Hilton Former Revenue Manager Arrested in $28M Hotel Room Fraud

Denny Bhakta, who was an ex-Hilton San Diego Bayfront revenue manager, was arrested on Tuesday after allegedly defrauding investors of around $28 million. As the FBI reports, the San Diego man used a discount scheme involving bogus hotel room blocks and laundered the money through well-known casinos in Las Vegas, such as The Cosmopolitan and ARIA, the Department of Justice states in a press release.

The Pitch Promised Massive Returns to Investors

Just like any scam offer that is too good to be true, Bhakta offered massive returns on a venture in which discounted hotel rooms were bought and then they were re-sold to airline companies for a much higher price.

He even told one investor that he was missing $120,000 to complete a massive $2.7 million deal at Hilton, located at Chicago’s O’Hare Airport, as the affidavit states. The affidavit went on to say that the profit per room was $40, and there were a total of 30,000 rooms, which were pre-sold to United. According to the documents, Bhakta guaranteed a 10% return to its investors.

As prosecutors state, he began his scam journey in 2016 and managed to convince investors to put money into Fusion Hospitality Corporation and Fusion Hotel Management, his sham companies. To make matters more convincing, Bhakta used numerous fake documents, including bank records that showed payments made from Fusion to Hilton, as well as fake Fusion-United Airlines agreements. Moreover, Bhakta argued that his mentor is now at the “top of the food chain” at United Airlines.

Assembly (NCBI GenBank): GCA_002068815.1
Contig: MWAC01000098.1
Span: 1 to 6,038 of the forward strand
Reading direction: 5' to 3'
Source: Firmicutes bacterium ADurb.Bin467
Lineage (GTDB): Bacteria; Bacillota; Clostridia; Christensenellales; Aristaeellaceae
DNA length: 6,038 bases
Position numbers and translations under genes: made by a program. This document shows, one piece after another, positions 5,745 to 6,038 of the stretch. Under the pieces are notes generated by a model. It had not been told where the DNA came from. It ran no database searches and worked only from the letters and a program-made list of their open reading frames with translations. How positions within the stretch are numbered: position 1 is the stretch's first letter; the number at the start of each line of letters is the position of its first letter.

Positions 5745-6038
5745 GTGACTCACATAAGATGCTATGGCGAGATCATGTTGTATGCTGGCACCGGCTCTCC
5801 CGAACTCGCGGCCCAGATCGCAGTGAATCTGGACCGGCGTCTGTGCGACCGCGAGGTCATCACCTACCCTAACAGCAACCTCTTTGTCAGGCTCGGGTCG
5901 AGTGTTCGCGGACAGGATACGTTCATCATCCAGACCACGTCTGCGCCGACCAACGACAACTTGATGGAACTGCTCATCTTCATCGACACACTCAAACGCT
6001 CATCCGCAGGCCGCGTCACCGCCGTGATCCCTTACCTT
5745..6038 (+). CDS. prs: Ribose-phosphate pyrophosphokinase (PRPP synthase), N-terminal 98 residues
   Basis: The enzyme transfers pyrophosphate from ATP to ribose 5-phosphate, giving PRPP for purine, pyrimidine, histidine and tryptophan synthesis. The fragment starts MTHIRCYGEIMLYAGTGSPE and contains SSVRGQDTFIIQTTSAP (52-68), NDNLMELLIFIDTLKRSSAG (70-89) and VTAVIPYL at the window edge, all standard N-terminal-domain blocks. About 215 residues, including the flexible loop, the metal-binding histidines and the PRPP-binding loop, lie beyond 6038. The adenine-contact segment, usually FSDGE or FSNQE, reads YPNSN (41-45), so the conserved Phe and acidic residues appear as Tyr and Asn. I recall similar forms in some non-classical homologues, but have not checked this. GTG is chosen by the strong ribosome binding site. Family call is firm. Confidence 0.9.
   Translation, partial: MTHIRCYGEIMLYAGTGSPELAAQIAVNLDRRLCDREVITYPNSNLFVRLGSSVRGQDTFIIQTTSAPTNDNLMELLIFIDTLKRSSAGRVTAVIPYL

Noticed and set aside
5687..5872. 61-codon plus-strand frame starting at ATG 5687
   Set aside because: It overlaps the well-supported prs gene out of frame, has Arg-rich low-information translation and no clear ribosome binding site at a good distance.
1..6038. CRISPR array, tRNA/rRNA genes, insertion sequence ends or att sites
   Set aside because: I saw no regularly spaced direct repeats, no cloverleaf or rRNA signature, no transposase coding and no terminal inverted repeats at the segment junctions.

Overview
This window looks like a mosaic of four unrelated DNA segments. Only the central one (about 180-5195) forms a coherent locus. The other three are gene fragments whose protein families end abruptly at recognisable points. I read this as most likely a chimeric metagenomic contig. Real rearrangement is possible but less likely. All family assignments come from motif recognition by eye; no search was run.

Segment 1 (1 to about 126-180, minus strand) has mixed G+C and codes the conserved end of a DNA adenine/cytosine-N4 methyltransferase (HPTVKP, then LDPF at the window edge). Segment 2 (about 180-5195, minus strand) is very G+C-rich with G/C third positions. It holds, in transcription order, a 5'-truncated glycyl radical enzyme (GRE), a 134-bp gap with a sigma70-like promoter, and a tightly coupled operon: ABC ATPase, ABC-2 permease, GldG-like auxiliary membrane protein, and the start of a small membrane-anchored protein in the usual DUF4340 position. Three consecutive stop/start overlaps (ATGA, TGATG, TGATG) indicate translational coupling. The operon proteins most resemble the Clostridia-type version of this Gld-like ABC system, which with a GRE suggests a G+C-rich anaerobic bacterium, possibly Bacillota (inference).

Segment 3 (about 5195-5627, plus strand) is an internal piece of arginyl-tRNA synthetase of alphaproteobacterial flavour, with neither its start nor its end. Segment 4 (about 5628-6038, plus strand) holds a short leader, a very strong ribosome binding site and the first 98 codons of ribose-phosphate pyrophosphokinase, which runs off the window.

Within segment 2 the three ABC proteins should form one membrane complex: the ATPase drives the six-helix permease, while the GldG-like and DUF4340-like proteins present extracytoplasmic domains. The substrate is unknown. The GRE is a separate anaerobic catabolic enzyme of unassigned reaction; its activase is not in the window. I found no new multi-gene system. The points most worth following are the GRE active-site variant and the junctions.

A separate complaint by the US Securities & Exchange Commission argues that the payments to investors were classic Ponzi scheme transactions as payments were made with investors’ money and Fusion had almost no business activity.

Bhakta Wired Almost $2 Million in Just Three Days Back in 2018

In June 2018, Bhakta wired a total of $1.7 million to an unknown casino, as per SEC’s filed reports. The DOJ charged him with money laundering. However, the money from the investors was clean right until the moment they were transferred to the casino and it remains unknown how the transactions concealed the crime.

In the SEC complaint, the phrase “money laundering” is avoided and instead, it is just stated that the money was used for gambling purposes. Suzanne Turner, FBI Special Agent in Charge, stated that this case will be a warning to all those who intend to participate in these types of activities and noted that the FBI will work with the SEC to make sure that investment fraud is rooted out.

As for United and Hilton, these two companies were contacted, but they denied having any affiliation with Bhakta or his companies. Moreover, at least one family member of Bhakta was an investor and several people took him to court to regain some of their losses. A Superior Court in San Diego ordered Fusion and Bhakta to pay $5 million to a victim back in March 2020, but as the investor claims, the money is yet to be transferred.

Back in September, reality TV star Maurice Fayne was also charged with fraud after illegally depositing around $5 million to Choctaw Casino and Resort.

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